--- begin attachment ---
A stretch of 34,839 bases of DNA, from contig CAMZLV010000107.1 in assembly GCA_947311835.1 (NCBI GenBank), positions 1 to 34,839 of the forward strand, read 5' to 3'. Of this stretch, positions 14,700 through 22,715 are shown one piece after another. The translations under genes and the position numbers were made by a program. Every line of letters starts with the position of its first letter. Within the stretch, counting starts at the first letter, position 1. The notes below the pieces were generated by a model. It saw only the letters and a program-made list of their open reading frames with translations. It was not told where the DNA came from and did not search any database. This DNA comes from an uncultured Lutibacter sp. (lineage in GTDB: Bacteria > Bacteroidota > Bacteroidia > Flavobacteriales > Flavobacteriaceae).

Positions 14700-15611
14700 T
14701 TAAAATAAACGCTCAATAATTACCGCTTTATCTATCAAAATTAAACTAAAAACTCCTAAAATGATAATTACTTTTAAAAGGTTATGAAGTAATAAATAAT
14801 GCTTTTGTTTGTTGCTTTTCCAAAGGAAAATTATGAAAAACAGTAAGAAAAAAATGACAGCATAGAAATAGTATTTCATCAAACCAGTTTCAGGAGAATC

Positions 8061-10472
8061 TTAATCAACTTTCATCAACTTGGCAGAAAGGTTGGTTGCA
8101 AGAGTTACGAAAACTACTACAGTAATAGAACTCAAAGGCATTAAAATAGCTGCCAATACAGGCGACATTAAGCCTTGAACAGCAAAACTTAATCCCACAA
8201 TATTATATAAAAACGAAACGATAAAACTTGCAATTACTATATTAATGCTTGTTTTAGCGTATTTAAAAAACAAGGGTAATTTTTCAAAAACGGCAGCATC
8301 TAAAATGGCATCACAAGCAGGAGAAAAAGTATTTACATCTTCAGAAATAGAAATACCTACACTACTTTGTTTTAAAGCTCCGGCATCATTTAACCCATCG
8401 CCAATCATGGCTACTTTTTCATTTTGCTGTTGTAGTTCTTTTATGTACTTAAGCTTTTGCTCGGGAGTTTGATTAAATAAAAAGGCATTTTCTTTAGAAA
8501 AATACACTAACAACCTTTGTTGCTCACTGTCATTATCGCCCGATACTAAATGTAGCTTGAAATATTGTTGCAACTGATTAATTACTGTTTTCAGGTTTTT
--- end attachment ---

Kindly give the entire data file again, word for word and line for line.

A stretch of 34,839 bases of DNA, from contig CAMZLV010000107.1 in assembly GCA_947311835.1 (NCBI GenBank), positions 1 to 34,839 of the forward strand, read 5' to 3'. Of this stretch, positions 14,700 through 22,715 are shown one piece after another. The translations under genes and the position numbers were made by a program. Every line of letters starts with the position of its first letter. Within the stretch, counting starts at the first letter, position 1. The notes below the pieces were generated by a model. It saw only the letters and a program-made list of their open reading frames with translations. It was not told where the DNA came from and did not search any database. This DNA comes from an uncultured Lutibacter sp. (lineage in GTDB: Bacteria > Bacteroidota > Bacteroidia > Flavobacteriales > Flavobacteriaceae).

Positions 14700-15611
14700 T
14701 TAAAATAAACGCTCAATAATTACCGCTTTATCTATCAAAATTAAACTAAAAACTCCTAAAATGATAATTACTTTTAAAAGGTTATGAAGTAATAAATAAT
14801 GCTTTTGTTTGTTGCTTTTCCAAAGGAAAATTATGAAAAACAGTAAGAAAAAAATGACAGCATAGAAATAGTATTTCATCAAACCAGTTTCAGGAGAATC

Positions 8061-10472
8061 TTAATCAACTTTCATCAACTTGGCAGAAAGGTTGGTTGCA
8101 AGAGTTACGAAAACTACTACAGTAATAGAACTCAAAGGCATTAAAATAGCTGCCAATACAGGCGACATTAAGCCTTGAACAGCAAAACTTAATCCCACAA
8201 TATTATATAAAAACGAAACGATAAAACTTGCAATTACTATATTAATGCTTGTTTTAGCGTATTTAAAAAACAAGGGTAATTTTTCAAAAACGGCAGCATC
8301 TAAAATGGCATCACAAGCAGGAGAAAAAGTATTTACATCTTCAGAAATAGAAATACCTACACTACTTTGTTTTAAAGCTCCGGCATCATTTAACCCATCG
8401 CCAATCATGGCTACTTTTTCATTTTGCTGTTGTAGTTCTTTTATGTACTTAAGCTTTTGCTCGGGAGTTTGATTAAATAAAAAGGCATTTTCTTTAGAAA
8501 AATACACTAACAACCTTTGTTGCTCACTGTCATTATCGCCCGATACTAAATGTAGCTTGAAATATTGTTGCAACTGATTAATTACTGTTTTCAGGTTTTT